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(both: rēäd`), city (1997 est. pop. 3,000,000), capital and largest city of Saudi Arabia, in the Nejd, central Saudi Arabia. It is situated in an oasis, c.240 mi (390 km) inland from the Persian Gulf. Riyadh is the nation's educational, administrative, financial, and transportation center. Oil refining is the main industry. Riyadh is the focal point for desert travel and trade. Its architecture formerly represented the classic Arabic style, but in the oil boom of recent decades many buildings were torn down and replaced by large modern structures. Riyadh was long the center of the WahhabiWahhabi
or Wahabi
, reform movement in Islam, originating in Arabia; adherents of the movement usually refer to themselves as Muwahhidun [unitarians]. It was founded by Muhammad ibn Abd al-Wahab (c.
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 movement. In 1991, the city was slightly damaged by Iraqi missile attacks during the Persian Gulf WarPersian Gulf Wars,
two conflicts involving Iraq and U.S.-led coalitions in the late 20th and early 21st cent.


First Persian Gulf War, also known as the Gulf War, Jan.–Feb.
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. By the late 1990s, Riyadh was one of the fastest-growing cities in the world. It is the seat of King Fahd Univ., Imam Mohamed Univ., and other schools.



(also al-Riyad), the capital of Saudi Arabia. Located in the central Arabian Peninsula at an elevation of approximately 600 m, Riyadh has a subtropical climate, with an average January temperature of −14°C and an average July temperature of 33°C; annual precipitation totals 53 mm. Population, 390,000 (1976). Riyadh is connected by highways with Mecca, Jidda, and al-Hu-fuf and by a railroad with Dammam. It has an international airport.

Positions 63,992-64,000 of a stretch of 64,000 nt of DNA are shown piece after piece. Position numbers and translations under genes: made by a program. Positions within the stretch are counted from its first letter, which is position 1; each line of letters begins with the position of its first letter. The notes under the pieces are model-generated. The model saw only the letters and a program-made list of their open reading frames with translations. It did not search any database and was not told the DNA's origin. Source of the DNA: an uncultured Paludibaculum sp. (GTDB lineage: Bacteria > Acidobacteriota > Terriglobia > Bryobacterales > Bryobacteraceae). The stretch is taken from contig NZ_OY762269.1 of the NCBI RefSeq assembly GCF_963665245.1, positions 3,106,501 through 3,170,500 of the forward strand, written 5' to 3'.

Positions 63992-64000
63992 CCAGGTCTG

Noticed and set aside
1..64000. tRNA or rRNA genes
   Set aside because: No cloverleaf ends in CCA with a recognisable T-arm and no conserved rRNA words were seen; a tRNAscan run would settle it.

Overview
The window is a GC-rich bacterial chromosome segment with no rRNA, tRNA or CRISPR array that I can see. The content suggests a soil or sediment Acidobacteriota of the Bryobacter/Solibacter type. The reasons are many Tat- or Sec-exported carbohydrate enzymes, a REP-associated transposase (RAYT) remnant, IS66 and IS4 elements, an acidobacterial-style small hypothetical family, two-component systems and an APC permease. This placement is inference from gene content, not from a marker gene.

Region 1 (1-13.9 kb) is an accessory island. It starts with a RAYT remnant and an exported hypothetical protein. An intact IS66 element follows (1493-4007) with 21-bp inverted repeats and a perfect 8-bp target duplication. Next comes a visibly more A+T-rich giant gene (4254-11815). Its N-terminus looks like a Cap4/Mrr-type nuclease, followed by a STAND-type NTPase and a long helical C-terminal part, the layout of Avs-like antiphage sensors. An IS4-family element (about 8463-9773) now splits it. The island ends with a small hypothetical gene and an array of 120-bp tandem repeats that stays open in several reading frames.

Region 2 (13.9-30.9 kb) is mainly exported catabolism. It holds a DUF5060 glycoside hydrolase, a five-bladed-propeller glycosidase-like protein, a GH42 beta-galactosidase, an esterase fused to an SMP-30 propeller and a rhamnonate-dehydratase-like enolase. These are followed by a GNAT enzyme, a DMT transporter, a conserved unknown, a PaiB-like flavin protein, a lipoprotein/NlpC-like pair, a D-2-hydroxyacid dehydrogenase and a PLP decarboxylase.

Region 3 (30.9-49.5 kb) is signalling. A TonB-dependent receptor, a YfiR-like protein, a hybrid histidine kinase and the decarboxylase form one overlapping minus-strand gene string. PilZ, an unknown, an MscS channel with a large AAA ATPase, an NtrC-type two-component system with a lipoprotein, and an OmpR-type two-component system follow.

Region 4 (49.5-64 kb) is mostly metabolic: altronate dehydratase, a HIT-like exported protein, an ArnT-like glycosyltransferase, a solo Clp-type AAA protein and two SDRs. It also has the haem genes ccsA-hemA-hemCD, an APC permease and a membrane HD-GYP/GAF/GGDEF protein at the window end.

Riyadh is an important industrial center, with approximately one-fifth of Saudi Arabia’s industrial enterprises. In addition to oil-refining and cement industries, it has a food-processing industry that includes the manufacture of tomato paste. Dry batteries are also manufactured in the city. Notable for handicrafts and various cottage industries, Riyadh is a center for the marketing of fruits, primarily dates, and grains.

The earliest information about Riyadh is from the 18th century, when the city was the capital of a small emirate, the Nejd. Riyadh was captured by the Wahhabis in 1773. It was the capital of the Saudi emirate from 1821 until the second half of the 19th century and was subsequently ruled by the emirs of Shammar. In 1902 it was conquered by detachments of Ibn Saud, who made the city the capital of the Nejd. From 1927 to 1932, Riyadh was the capital of the kingdom comprising Hejaz, the Nejd, and the regions annexed by Ibn Saud. The state was renamed Saudi Arabia in 1932.

The old city is characterized by flat-roofed pisé houses. The boulevard connecting the new center of the city with the airport is lined with modern buildings, including office buildings, hotels, schools, hospitals, a radio station, a covered market, and a railroad station. Riyadh has many palaces, the largest of which is the royal palace complex al-Murabba (1944), which is surrounded by a clay wall with towers.

Educational institutions in the city include the University of Riyadh (founded 1957; 7,000 students in 1976), the Imam Muhammad ibn Saud Islamic University (founded 1950; university status, 1974; 11,200 students), the Higher Institute of Technology, and the Technical Institute. The principal libraries are the National Library (16,000 volumes), the Saudi Library (14,800 volumes and 200 manuscripts), and the library of the U niversity of Riyadh (65,000 volumes).


the joint capital (with Mecca) of Saudi Arabia, situated in a central oasis: the largest city in the country. Pop.: 5 514 000 (2005 est.)